“How delicate and fine, then, St. James’s choice of qrh~skov and qrhskei>a! ‘If any man,’ he would say, ‘seem to himself to be qrh~skov, a diligent observer of the offices of religion, if any man would render a pure and undefiled qrhskei>a to God, let him know that this consists, not in outward lustrations or ceremonial observances; nay, that there is a better qrhskei>a than thousands of rams and rivers of oil, namely, to do justly and to love mercy, and to walk humbly with his God(Micah 6:7, 8); or, according to his own words, ‘ to visit the widows and orphans in their affliction, and to keep himself unspotted from the world’” (Trench on ‘Synonyms,’ p. 170: the whole passage will well repay study. Reference should also be made to Coleridge, ‘Aids to Reflection,’ p.15).

Ver. 27. — God and the Father; rather, our God and Father. The article (tw~|) binds together Qew~| and Patri>, so that they should not be separated, as in the A.V. To visit the fatherless… and to keep himself unspotted.

Observe that our duty towards our fellow-men is placed first; then that towards ourselves. jEpiske>ptesqai is the regular word for visiting the sick; cf. Ecclus. 7:35, “Be not slow to visit the sick (mhtespqai ajrjrJwston).” The fatherless and widows (ojrfanou<v kairav). These stand here (as so often in the Old Testament) as types of persons in distress; the “personae miserabiles” of the Canon Law (see e.g.Deuteronomy 10:18; Psalm 68:5; 82:3; Isaiah 1:17; and cf. Ecclus. 4:10). “Be as a father unto the fatherless, and instead of an husband unto their mother; so shalt thou be as the son of the Most High, and he shall love thee more than thy mother doth.” To keep himself unspotted. Man’s duty towards himself. (For a]spilon, cf. 1 Timothy 6:14; 1 Peter 1:19; 2 Peter 3:14.) From the world. This clause may be connected either with threi~n or with a]spilon, as in the phrase, kaqaro<v ajpo< in Acts 20:26.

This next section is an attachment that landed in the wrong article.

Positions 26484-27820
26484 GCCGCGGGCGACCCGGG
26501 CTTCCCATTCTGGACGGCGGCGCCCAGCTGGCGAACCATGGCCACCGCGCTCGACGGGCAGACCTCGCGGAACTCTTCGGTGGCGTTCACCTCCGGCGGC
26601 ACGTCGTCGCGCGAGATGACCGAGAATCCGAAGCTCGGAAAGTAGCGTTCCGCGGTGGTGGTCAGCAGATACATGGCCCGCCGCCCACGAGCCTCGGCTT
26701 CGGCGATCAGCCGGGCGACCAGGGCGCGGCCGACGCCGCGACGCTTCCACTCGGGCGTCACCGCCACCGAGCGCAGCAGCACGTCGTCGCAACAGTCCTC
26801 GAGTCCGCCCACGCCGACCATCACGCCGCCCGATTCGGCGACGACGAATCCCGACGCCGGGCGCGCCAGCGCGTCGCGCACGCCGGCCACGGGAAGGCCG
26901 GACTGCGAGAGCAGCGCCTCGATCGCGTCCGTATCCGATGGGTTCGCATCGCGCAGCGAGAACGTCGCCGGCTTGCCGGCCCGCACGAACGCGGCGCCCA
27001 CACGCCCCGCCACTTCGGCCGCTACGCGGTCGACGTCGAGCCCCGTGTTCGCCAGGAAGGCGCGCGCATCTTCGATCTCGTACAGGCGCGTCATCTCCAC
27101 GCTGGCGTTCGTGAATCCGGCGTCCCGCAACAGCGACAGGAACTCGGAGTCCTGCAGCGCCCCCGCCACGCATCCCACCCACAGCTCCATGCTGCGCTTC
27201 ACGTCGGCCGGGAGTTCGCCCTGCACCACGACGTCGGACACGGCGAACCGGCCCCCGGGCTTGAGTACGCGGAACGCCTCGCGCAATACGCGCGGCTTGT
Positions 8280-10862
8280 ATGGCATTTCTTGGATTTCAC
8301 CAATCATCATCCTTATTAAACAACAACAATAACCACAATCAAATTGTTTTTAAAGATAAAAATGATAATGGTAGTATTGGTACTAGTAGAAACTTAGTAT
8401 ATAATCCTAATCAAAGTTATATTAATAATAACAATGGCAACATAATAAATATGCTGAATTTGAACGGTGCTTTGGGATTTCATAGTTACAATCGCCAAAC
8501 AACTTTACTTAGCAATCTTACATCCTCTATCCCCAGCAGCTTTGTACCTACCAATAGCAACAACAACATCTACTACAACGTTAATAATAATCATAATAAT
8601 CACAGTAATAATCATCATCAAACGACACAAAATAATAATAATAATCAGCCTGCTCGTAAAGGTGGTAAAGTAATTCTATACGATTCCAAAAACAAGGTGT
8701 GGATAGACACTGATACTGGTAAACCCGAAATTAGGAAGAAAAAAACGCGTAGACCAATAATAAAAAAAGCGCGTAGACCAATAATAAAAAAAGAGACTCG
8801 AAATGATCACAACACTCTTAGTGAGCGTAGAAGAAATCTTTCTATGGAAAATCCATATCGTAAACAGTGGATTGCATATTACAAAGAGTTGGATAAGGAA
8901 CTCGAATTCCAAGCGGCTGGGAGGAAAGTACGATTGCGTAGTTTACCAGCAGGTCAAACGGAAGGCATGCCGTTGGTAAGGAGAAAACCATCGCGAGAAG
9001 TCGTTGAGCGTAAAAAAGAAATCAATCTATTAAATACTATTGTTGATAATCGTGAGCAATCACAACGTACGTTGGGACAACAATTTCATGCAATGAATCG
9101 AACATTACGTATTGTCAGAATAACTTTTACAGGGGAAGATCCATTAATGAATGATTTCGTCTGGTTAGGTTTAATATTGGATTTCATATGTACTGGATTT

Alfred Plummer, Expositors’ Commentary

“Be ye doers of the Word.” Both verb and tense are remarkable (gi>nesqe): “Become doers of the Word.” True Christian practice is a thing of growth; it is a process, and a process which has already begun, and is continually going on. We may compare, “Become ye therefore wise as serpents, and harmless as doves” (Matthew 10:16);”Therefore become ye also ready”(Matthew 24:44); and “Become not faithless, but believing” (John 20:27; where see Westcott’s note). “Become doers of the Word” is more expressive than “Be doers of the Word,” and a good deal more expressive than “Do the Word.” A “doer of the Word” (poihthgou) is such by profession and practice; the phrase expresses a habit. But one who merely incidentally performs what is prescribed may be said to “do the Word.” By the “Word” is meant what just before has been called the “implanted Word” and the “Word of truth” (vv. 21, 18), and what in this passage is also called “the perfect law, the law of liberty” (ver. 25), i.e., the Gospel.The parable of the Sower illustrates in detail the meaning of becoming an habitual doer of the implanted Word.